Opening remarks at joint press conference with President Susilo Bambang Yudhoyono of Indonesia



I am pleased to be back in Indonesia just four months after my visit in Bali to participate in the ASEAN [Association of Southeast Asian Nations] summit meeting under the leadership of President Yudhoyono.

This morning, the President Yudhoyono and I had very constructive and useful discussions covering all the matters starting from bilateral cooperation between Indonesia and the United Nations, and also cooperation between the United Nations and ASEAN, and regional conflict issues and global challenges.

I thanked President Yudhoyono for Indonesia’s active engagement with the United Nations.

We discussed, as President Yudhoyono just introduced, Indonesia’s contribution to the UN peacekeeping, the Millennium Development Goals, Rio+20, sustainable development and democratic governance.

We also covered all these regional issues, including cooperation between ASEAN and the UN, Timor-Leste and Cambodia-Thailand.

The President briefed me on Indonesia’s efforts to consolidate democracy and enhance its regional and international role. I encouraged the President to continue this through an inclusive and democratic process.

I expressed my appreciation for Indonesia’s leadership in promoting regional and international peace, security and cooperation.

I particularly recognised with deep appreciation Indonesia’s ratification of the Comprehensive Nuclear Test Ban Treaty which was deposited to me last month by Foreign Minister Marty Natalegawa on the instruction of President Yudhoyono.

Indonesia is leading the process of making the UN-ASEAN Comprehensive Partnership a reality. I fully support this initiative.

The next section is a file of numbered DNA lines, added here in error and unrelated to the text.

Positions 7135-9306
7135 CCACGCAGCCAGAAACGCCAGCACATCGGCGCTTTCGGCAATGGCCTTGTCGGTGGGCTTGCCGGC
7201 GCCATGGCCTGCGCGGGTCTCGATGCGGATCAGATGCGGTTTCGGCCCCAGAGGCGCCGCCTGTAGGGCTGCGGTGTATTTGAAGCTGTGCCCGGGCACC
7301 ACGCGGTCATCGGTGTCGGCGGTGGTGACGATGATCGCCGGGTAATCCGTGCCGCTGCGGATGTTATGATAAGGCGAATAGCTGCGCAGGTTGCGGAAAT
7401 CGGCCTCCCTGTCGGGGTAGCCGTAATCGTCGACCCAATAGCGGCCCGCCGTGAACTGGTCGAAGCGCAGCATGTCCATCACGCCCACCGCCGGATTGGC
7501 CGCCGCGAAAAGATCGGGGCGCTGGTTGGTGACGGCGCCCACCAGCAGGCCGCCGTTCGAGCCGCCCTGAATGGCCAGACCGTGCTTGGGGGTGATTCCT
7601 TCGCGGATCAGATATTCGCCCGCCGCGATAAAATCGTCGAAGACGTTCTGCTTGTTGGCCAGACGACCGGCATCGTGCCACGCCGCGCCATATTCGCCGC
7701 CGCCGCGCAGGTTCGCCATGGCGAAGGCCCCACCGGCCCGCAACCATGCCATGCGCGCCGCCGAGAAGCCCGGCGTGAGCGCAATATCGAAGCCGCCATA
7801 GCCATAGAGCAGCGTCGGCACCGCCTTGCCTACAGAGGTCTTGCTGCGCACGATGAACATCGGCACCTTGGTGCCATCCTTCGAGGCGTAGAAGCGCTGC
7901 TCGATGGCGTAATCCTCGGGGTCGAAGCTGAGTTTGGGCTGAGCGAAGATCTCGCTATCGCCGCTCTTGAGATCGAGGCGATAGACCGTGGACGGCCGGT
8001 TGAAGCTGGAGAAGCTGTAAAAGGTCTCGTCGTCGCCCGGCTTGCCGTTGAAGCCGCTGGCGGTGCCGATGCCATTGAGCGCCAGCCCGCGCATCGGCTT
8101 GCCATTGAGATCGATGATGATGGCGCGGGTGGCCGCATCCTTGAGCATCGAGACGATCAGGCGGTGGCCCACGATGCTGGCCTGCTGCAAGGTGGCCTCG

The bond between Indonesia and the United Nations has always been strong. Our ties deepened even more through the tragedy of the 2004 Indian Ocean tsunami. We remain committed to the recovery.

Later this morning, I will deliver a lecture at the Peace and Security Centre on UN peacekeeping.

I look forward to commending Indonesia for its invaluable contribution to our operations. Some 2,000 Garuda troops serve in six of the UN’s most difficult missions: in Lebanon, Haiti, Darfur, Liberia, South Sudan and the Democratic Republic of the Congo.

For decades, Indonesia has written a proud history of service.

But this country also has paid a terrible price.

Thirty-one Indonesians lost their lives in UN peacekeeping.

I mourn with their loved ones and Indonesia. Their deaths were a loss to the world.

I am deeply grateful for the service of all Indonesians working for the United Nations.

I also appreciate Indonesia’s intention to increase its peacekeeping contribution.

In this regard I have asked President Yudhoyono to consider positively contributing critical air assets like helicopters, which we are in great need of.

I constantly urge Member States to contribute troops and equipment, especially helicopters.

Mr. President, you are the only leader of any nation in the world who has served as a UN Blue Helmet. You understand the challenges we face from experience. My deepest admiration and respect for your strong commitment and contribution to peace and security of the world.

You are also the first UN Global Champion for Disaster Risk Reduction. I am grateful for your work, including your plans to chair the Fifth Ministerial Conference on Disaster Risk Reduction in October.

I also deeply appreciate your advocacy of critical global issues, including climate change, sustainable development and non-proliferation and disarmament.

I am confident that my visit will strengthen our strong partnership.

Again thank you Mr. President, and I will now take questions.